The situation still remains tense, but a ceasefire agreement for both sides now seems a real possibility
Signs of peace are beginning to emerge in eastern Ukraine. Although the war is by no means over, the guns are going silent.
According to Ukraine’s president, both sides have withdrawn most of their heavy weapons, one of the requirements of an agreed upon ceasefire, although both the rebel and government forces continue to accuse each other of stalling and failing to comply with the rest of the agreement.
Rebel forces have also been accused of obstructing monitors sent to verify the withdrawal of heavy weaponry.
President Petro Poroshenko has said that government forces will keep some of their heavy weaponry near the airport of the rebel controlled city of Donetsk, a combat hotspot.
Nonetheless, the progress made between the two sides in recent high-level peace talks has left many people optimistic of a definitive end to the bloody conflict that has killed over 6,000 people and displaced nearly 1.8 million, most of whom have fled for Russia.
The arms pullback is being watched by monitors from the Organization for Security and Cooperation in Europe. The OSCE has condemned both sides for a lack of cooperation.
Colonel Andriy Lysenko, a spokesman for Ukraine’s military, has said that government forces are ready to return their heavy weaponry quickly should the need arise.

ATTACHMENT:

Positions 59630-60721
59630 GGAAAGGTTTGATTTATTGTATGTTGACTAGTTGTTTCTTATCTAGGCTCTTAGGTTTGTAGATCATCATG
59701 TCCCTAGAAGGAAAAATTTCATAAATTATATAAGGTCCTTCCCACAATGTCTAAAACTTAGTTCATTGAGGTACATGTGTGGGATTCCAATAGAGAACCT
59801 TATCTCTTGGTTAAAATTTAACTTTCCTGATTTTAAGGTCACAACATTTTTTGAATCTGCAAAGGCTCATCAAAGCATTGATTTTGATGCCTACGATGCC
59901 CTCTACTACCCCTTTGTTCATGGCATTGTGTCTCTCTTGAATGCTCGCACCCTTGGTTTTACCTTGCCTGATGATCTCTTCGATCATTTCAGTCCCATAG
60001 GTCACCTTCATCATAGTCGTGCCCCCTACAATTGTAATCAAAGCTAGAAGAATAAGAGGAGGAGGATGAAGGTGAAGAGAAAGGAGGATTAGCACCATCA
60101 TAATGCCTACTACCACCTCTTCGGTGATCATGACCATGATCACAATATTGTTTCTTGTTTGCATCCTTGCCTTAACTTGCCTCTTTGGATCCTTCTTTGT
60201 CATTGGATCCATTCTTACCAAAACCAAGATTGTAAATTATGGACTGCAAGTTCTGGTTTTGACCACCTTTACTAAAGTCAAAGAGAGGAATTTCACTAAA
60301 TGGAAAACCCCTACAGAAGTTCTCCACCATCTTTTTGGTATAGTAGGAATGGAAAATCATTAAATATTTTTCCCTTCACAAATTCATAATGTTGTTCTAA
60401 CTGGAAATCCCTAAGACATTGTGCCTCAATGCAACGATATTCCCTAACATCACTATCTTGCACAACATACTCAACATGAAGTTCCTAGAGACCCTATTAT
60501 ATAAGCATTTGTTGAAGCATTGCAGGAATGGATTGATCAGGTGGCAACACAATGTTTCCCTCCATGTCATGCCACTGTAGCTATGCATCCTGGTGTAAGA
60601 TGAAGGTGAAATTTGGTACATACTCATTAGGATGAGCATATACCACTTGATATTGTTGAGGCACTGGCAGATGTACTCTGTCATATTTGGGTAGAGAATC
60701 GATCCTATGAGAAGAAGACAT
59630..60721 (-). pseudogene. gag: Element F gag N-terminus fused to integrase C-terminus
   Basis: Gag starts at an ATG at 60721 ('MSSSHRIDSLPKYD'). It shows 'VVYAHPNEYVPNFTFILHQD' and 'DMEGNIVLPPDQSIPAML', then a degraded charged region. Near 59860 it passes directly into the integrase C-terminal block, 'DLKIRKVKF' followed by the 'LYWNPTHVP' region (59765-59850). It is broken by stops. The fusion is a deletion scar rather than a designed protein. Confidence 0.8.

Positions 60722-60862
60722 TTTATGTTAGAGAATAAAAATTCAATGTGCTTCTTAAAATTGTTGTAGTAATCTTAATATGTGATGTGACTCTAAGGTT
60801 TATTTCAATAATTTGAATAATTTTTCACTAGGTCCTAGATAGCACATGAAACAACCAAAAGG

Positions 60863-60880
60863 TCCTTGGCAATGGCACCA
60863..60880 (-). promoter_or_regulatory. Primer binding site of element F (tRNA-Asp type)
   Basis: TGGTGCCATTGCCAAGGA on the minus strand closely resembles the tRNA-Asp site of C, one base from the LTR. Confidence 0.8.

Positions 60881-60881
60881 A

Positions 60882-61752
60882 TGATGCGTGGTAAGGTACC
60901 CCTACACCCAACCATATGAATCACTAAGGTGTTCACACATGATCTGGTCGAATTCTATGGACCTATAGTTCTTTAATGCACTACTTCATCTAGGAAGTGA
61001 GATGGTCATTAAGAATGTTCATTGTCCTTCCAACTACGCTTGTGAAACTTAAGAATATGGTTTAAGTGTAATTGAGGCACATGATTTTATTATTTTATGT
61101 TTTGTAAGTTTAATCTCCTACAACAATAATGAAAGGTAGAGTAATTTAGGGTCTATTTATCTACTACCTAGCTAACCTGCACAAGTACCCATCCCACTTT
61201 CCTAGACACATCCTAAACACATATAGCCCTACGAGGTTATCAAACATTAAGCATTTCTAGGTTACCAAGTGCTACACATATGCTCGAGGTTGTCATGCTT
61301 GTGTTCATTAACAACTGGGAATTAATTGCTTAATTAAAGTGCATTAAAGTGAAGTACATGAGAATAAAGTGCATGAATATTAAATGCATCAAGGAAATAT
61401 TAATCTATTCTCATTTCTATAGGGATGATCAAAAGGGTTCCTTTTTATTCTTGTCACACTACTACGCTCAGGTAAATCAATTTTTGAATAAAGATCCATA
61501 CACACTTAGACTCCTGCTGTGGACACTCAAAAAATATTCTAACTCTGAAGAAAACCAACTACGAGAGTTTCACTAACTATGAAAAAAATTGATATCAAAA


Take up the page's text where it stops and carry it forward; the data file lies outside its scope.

“In order not to put our servicemen at risk on the front line, there is some artillery positioned not far away … in case of necessity, they will be brought back,” said Lysenko.
Under the agreement, reached February 12th in the Belarusian capital of Minsk, both government and rebel forces are to have their heavy weapons pulled back by 25 to 70 kilometres from the front line, depending on their caliber.
Unfortunately, both sides have been accused of not fully committing to their promises.
A representative of the armed rebel forces accused the Ukrainian government of being behind schedule. Ukrainian Foreign Minister Pavlo Klimkin has in turn accused rebel forces of making a “sham” out of their ceasefire agreement.
“[The rebels] constantly bar the OSCE monitoring mission access to the withdrawal process,” said Klimkin after a meeting with top security officials.
A report released by the OSCE last week contends that both sides have obstructed their efforts to monitor the arms withdrawal. It cites a number of incidents where both sides ordered monitors to stop following retreating arms teams.
Regardless, the 485 kilometre frontline has seen a near complete halt of artillery exchanges, a sign that things could very well be moving in the right direction. There are still instances of small skirmishes without heavy weaponry though throughout the front.
A Ukrainian news agency reported last week that rebel forces have violated the cease-fire agreement 12 times since it was put into effect.
Fighting continues to rage around the city of Donetsk, the rebel forces stronghold, with smaller skirmishes in surrounding towns.